A commercial vendor may operate two internet-based platforms: one that provides fundraising services to political committees and another that allows individuals to contribute to federal political committees and encourage their online contacts to do the same.
The requestor, eBundler.com, an LLC taxed as a partnership, has developed internet-based platforms that it plans to offer to political committees and other clients. The requestor proposes two platforms: "eBundler," a fundraising platform offered to political committees and other organizations; and "Donorship," a contribution processing and forwarding platform for individual donors. In some cases, the two platforms will work in tandem.
Through the Donorship platform, individuals will be able to make contributions to political committees, and other organizations. Users will be able to select a recipient political committee from a database and can add a political committee to the database if it is not already listed.
Before making a contribution to a federal political committee through the Donorship platform, an individual contributor will have to attest to their eligibility to make such a contribution. Contributors will be informed of the relevant contribution limits and prompted to enter the contributor information needed for the recipient political committee’s FEC reports. All contributions will be processed through a segregated account.
Individuals will also be able to upload their online contacts and email them committee solicitations using email templates provided through the Donorship platform. Individuals may add a personalized statement to their message, and track the total amount of contributions made in response to their solicitation.
The eBundler platform will provide fundraising services to political committees (and other organizations) that enter into a contract with the requestor. These client committees will then be able to personalize the landing page individual users of the Donorship platform will see when they select the client committee from the database, and will be able to create customized solicitation email templates for individuals to send to their contacts. Client committees will also have the ability to track contributions, obtain certain contributor information, contact contributors through the eBundler platform, and publicly recognize certain individual contributors.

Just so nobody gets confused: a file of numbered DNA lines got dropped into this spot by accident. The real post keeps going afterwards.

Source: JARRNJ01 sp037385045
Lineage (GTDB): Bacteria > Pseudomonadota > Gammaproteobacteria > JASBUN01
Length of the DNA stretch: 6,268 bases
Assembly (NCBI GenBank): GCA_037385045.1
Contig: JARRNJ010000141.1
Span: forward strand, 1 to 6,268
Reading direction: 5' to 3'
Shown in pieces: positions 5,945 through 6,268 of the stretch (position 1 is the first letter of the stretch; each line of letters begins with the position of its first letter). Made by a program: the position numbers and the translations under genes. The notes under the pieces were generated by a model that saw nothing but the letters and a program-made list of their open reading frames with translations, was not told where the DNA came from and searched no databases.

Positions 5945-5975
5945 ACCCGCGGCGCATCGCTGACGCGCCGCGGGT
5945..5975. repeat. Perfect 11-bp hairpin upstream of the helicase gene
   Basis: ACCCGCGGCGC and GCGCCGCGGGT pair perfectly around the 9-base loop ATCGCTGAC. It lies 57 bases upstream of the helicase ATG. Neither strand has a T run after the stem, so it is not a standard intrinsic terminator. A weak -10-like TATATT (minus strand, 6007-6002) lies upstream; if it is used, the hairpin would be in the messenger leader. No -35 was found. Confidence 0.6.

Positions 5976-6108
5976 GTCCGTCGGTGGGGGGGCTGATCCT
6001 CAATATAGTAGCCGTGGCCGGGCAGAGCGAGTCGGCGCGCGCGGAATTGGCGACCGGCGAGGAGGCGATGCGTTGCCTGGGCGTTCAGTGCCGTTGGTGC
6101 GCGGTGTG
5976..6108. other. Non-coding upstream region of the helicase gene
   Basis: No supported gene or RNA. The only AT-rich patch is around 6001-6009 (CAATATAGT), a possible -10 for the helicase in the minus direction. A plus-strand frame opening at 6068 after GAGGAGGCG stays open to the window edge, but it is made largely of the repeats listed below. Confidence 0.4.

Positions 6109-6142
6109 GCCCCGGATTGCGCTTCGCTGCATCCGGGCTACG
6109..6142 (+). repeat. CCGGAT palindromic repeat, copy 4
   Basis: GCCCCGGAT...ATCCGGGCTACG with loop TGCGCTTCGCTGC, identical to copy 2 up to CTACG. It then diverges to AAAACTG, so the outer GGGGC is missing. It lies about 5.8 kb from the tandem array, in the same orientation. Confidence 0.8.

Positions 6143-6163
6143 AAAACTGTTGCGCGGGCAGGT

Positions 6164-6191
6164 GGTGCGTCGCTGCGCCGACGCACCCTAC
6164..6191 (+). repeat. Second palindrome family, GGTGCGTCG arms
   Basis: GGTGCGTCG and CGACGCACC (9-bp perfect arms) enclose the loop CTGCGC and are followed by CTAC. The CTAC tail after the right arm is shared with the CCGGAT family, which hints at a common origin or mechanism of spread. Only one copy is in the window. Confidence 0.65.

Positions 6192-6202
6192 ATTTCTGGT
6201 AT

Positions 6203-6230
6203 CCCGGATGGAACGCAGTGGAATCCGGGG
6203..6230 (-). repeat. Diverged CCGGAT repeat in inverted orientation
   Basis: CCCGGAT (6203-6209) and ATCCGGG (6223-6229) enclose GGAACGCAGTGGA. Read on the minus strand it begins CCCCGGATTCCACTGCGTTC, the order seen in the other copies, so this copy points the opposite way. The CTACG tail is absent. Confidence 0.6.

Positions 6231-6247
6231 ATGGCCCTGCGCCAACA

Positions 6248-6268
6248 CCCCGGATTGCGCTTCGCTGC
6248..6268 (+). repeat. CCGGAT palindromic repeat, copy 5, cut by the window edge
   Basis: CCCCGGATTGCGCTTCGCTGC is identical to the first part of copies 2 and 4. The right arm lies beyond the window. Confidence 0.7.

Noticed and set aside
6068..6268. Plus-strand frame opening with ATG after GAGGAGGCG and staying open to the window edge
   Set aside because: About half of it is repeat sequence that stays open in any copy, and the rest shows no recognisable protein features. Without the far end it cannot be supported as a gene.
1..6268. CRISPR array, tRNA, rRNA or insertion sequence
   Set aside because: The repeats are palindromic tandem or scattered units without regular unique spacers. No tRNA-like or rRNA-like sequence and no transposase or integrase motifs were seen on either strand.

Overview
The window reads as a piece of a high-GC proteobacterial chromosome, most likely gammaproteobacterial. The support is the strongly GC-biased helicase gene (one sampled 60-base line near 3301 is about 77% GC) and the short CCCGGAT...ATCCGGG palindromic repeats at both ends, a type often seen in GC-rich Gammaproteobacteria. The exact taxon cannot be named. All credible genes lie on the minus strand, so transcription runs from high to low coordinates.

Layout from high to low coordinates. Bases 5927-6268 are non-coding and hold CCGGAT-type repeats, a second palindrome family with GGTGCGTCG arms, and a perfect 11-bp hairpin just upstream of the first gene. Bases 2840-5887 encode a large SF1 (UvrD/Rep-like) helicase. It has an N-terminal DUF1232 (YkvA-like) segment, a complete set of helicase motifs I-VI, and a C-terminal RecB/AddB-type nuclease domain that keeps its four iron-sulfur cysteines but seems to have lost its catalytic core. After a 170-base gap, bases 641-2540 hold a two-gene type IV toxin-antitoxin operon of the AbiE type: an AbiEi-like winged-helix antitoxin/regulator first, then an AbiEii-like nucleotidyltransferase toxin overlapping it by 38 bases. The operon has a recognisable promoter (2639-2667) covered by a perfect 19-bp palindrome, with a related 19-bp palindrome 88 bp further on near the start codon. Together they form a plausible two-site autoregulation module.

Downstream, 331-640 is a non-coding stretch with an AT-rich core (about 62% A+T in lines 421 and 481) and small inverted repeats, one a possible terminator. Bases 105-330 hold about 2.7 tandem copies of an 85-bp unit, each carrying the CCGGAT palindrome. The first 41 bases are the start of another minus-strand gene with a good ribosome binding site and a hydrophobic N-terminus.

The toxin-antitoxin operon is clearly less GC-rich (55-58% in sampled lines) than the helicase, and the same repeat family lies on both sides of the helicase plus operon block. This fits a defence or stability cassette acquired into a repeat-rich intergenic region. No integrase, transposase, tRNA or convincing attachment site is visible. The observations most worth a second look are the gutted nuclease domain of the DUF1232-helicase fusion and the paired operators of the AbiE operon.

The requestor will charge its clients a commercially reasonable fee, which will cover the costs of the services provided and a reasonable profit. Individuals will pay a fee for making contributions through the Donorship platform when the recipient political committee is not a client. Political committees that are clients will pay a fee to cover both the fundraising services provided through the eBundler platform and the contribution processing and forwarding services provided through the Donorship platform. While fees may vary for business reasons, the requestor states the fee variations will not be based in any way on political considerations.
The Commission found the requestor’s provision of services through its online platforms to be permissible and that the provision of these services will not constitute a contribution.
The requestor proposed to provide services both to individual contributors and to political committees. Because different analyses apply to these situations, the Commission considered each separately.